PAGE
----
Aphrike in Greek means “without cold.”
The word Ethiopia in Greek means “burnt complexion.”
This maybe one of the oldest surviving ancient writings of an Interracial Couple.
The beautiful Andromeda was the daughter of the Ethiopian king Cepheus and Queen Cassiopeia. One day, the vain Queen had bragged that her daughter Andromeda was more beautiful than the Nereids, the sea nymphs. The sea nymphs fell angry to hear that and complained to Poseidon, the god of the sea. A furious Poseidon unleashed the sea monster Cetus to frequently ravage the coast and devastate the land of Ethiopia in order to avenge the insult to his wards, the Nereids. The desperate king Cephus appealed Zeus, who suggested the sacrifice of Andromeda as the only way to appease the wrathful Poseidon.
–Illustration is from Percy Jackson’s Greek Heroes.
As Perseus was flying over Africa in his return home, Perseus encountered Atlas the Titan, a mythical giant, who challenged him. In their confrontation, Perseus used Medusa’s head to turn the Titan into stone. Perseus continued his journey home and, as he passed the kingdom of Ethiopia, he came upon the beautiful and helpless maiden Andromeda, chained to the rocks waiting to be devoured by a sea monster.
Thus it was that our hero Perseus found himself face to face with the beautiful Andromeda chained helplessly onto the rocks, awaiting her doom. Perseus immediately fell in love with the lovely maiden and promptly killed Cetus the beast, who had been licking his lips at the prospect of having a delicious meal. Perseus took Andromeda to her father Cepheus and asked for her hand in marriage. This infuriated Andromeda’s uncle Phineus, to whom the maiden was already promised. During the ensuing quarrel, Perseus turned Phineus into a stone by showing him the head of the Gorgon Medusa.
Myth of Perseus andromeda – Greeka.com
Ethiopian Model: Mearg Tareke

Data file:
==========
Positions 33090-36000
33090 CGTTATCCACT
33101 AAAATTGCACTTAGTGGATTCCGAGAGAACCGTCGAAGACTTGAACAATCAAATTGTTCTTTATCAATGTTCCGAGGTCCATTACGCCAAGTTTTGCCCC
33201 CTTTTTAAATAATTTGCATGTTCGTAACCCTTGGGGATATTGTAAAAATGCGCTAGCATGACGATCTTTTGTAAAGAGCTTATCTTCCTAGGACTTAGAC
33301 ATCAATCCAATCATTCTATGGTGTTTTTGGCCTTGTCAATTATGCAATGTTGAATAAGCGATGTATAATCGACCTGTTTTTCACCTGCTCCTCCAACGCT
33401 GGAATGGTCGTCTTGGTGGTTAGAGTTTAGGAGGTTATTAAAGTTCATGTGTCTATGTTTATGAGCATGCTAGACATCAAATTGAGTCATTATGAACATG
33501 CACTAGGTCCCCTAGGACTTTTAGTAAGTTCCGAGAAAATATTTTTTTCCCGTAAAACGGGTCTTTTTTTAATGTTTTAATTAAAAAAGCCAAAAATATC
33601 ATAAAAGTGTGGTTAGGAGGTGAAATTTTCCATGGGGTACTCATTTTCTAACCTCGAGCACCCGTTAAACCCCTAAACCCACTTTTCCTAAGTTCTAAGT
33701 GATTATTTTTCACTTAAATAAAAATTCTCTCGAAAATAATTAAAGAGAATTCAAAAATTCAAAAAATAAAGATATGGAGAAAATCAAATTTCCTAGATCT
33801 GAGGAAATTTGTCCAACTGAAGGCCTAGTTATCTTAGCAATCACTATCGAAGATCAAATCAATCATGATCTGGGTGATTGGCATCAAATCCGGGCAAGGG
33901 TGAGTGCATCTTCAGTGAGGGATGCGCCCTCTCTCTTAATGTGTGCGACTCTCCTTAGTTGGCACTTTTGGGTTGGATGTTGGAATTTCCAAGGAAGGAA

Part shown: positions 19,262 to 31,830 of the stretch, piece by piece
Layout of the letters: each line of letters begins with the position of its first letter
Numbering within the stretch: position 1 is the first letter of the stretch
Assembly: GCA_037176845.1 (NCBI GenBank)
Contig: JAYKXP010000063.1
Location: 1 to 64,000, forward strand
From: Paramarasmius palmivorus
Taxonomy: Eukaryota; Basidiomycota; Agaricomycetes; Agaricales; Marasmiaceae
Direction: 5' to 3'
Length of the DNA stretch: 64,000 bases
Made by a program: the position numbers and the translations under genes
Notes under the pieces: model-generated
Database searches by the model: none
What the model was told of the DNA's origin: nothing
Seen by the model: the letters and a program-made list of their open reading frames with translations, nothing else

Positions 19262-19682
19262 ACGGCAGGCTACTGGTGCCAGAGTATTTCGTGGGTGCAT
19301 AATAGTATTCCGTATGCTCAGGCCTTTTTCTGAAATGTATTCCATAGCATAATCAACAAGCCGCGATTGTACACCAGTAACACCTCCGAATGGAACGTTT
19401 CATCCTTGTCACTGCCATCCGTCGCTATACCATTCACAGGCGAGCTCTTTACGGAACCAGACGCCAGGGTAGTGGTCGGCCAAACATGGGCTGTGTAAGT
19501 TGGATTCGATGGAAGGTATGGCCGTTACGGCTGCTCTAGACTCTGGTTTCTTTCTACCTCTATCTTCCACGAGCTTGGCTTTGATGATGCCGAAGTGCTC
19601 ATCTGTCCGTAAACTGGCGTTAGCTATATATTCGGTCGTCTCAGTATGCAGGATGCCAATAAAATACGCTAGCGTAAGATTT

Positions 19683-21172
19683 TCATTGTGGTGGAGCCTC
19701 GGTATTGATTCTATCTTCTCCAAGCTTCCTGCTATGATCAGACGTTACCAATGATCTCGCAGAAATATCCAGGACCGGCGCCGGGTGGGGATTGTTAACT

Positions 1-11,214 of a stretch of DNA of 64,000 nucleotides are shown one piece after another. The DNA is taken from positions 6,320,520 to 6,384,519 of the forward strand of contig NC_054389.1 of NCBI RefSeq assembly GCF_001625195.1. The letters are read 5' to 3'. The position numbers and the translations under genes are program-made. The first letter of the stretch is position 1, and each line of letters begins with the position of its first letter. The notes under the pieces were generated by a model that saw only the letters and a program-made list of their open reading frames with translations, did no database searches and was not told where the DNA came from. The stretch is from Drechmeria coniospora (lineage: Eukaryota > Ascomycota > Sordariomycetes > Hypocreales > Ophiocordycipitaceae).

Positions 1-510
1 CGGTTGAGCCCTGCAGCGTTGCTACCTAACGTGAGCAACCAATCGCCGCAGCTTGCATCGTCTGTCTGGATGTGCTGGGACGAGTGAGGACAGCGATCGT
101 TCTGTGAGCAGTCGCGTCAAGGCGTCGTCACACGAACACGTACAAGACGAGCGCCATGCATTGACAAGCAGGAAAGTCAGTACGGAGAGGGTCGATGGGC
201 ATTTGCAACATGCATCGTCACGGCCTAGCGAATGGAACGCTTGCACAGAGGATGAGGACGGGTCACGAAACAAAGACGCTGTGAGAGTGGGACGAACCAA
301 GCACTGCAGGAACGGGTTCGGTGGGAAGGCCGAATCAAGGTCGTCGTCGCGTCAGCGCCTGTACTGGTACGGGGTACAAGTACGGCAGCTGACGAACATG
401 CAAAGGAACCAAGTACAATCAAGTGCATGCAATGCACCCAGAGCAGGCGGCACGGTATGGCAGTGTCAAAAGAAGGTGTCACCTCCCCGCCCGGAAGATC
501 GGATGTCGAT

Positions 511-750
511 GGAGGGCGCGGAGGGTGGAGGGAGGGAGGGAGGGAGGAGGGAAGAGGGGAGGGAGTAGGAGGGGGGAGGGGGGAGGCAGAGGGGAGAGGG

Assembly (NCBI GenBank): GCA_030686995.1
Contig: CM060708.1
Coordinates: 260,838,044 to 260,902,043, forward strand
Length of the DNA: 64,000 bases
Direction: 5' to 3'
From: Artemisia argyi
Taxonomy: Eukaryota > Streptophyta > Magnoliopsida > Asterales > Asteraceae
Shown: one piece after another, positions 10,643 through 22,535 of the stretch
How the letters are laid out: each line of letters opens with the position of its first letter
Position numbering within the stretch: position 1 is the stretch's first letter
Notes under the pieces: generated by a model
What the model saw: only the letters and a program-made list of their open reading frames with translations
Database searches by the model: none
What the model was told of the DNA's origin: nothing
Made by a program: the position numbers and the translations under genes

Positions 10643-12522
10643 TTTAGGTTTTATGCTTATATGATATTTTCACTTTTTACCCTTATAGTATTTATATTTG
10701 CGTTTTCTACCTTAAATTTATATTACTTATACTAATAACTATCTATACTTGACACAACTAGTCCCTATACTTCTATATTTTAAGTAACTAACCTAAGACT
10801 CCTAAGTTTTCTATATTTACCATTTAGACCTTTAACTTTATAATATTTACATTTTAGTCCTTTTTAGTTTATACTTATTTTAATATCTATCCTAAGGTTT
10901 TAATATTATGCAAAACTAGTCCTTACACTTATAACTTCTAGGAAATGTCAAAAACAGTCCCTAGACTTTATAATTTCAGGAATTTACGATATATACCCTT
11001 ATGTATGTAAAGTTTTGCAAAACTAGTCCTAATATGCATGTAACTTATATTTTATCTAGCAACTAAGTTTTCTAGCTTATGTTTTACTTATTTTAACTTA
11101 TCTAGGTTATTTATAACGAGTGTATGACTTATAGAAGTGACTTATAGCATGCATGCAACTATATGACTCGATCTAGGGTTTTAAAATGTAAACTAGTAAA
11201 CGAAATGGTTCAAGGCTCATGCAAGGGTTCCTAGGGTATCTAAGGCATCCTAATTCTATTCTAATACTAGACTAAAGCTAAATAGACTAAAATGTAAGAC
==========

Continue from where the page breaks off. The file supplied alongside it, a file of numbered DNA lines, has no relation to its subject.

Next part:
Perseus would go on to found Mycenae where Andromeda would be queen, but first, she gave birth to their first son Perses, who stayed behind to rule when his grandfather died. (Perses is considered the eponymous father of the Persians.)
Perseus and Andromeda’s children were sons, Perses, Alcaeus, Sthenelus, Heleus, Mestor, Electryon, and a daughter, Gorgophone.
After her death, Andromeda was placed among the stars as the Andromeda constellation. The monster who was sent to ravage Ethiopia was also turned into a constellation, Cetus.
Andromeda Was a Legendary Princess in Greek Mythology
Andromeda constellation located near the Pegasus constellation.
There are also movies/TV programs bearing the name of this ancient (Ethiopian) princess. In the context of ancient history, she is a (Ethiopian) princess featured in the heroic Greek legends.
Perseus On His Winged Horse Pegasus
Epic birth of Perseus
The myth begins when the oracle of Delphi prophesied Acrisius, a king of Argos, that his grandson would take his life. As a result, the fearful king decided to lock his own daughter Danae in a courtyard bronze chamber, in order to prevent her from having contact with any man. However, this chamber was open to the sky which enabled Zeus to observe this helpless girl from Olympus and fell in love with her. And so he came in the form of golden shower and impregnated her. Danae gave birth to a son and named him Perseus. The baby cries had not gone unnoticed and the furious king wanted to kill them both, but was fearful to provoke the gods and therefore casted them into the open sea in a closed wooden chest. When Zeus saw what happened he asked his brother Poseidon to calm the sea and the chest was flown to the island of Seriphos, where fisherman Dictys found it and took Danae and Perseus to his home. The fisherman helped Perseus to become a healthy youth, teaching him all about fishing and life.
Perseus, famous Greek demi-god, the slayer of Medusa and …
- In 1973, an animated film called Perseus (20 minutes) was made in the Soviet Union as part of the Soviet animated film collection called Legends and Mуths of Ancient Greece.